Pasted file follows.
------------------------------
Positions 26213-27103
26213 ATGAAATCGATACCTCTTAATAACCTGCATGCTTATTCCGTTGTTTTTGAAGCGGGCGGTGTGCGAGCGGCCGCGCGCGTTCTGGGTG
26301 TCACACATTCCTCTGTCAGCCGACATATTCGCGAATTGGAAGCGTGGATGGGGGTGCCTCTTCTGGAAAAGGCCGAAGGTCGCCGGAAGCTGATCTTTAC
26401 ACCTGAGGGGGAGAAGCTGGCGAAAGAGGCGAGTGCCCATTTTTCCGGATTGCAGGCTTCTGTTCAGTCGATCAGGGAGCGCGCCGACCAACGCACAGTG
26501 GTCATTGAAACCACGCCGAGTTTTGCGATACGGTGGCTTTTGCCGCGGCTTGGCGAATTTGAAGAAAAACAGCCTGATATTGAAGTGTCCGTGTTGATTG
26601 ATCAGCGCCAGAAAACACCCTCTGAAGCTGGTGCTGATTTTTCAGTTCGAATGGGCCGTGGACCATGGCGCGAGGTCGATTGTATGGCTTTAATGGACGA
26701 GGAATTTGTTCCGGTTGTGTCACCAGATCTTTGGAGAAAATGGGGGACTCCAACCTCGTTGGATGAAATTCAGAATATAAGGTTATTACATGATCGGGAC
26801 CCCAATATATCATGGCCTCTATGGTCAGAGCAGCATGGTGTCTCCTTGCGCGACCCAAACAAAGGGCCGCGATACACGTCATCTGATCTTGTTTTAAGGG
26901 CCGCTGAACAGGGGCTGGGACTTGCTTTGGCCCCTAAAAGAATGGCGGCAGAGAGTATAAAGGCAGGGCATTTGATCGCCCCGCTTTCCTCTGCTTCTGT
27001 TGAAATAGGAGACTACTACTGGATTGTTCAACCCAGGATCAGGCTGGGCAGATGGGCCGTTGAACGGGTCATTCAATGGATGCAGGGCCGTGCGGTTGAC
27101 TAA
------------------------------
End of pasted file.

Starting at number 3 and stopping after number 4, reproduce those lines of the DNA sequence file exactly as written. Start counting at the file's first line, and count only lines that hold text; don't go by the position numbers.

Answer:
26301 TCACACATTCCTCTGTCAGCCGACATATTCGCGAATTGGAAGCGTGGATGGGGGTGCCTCTTCTGGAAAAGGCCGAAGGTCGCCGGAAGCTGATCTTTAC
26401 ACCTGAGGGGGAGAAGCTGGCGAAAGAGGCGAGTGCCCATTTTTCCGGATTGCAGGCTTCTGTTCAGTCGATCAGGGAGCGCGCCGACCAACGCACAGTG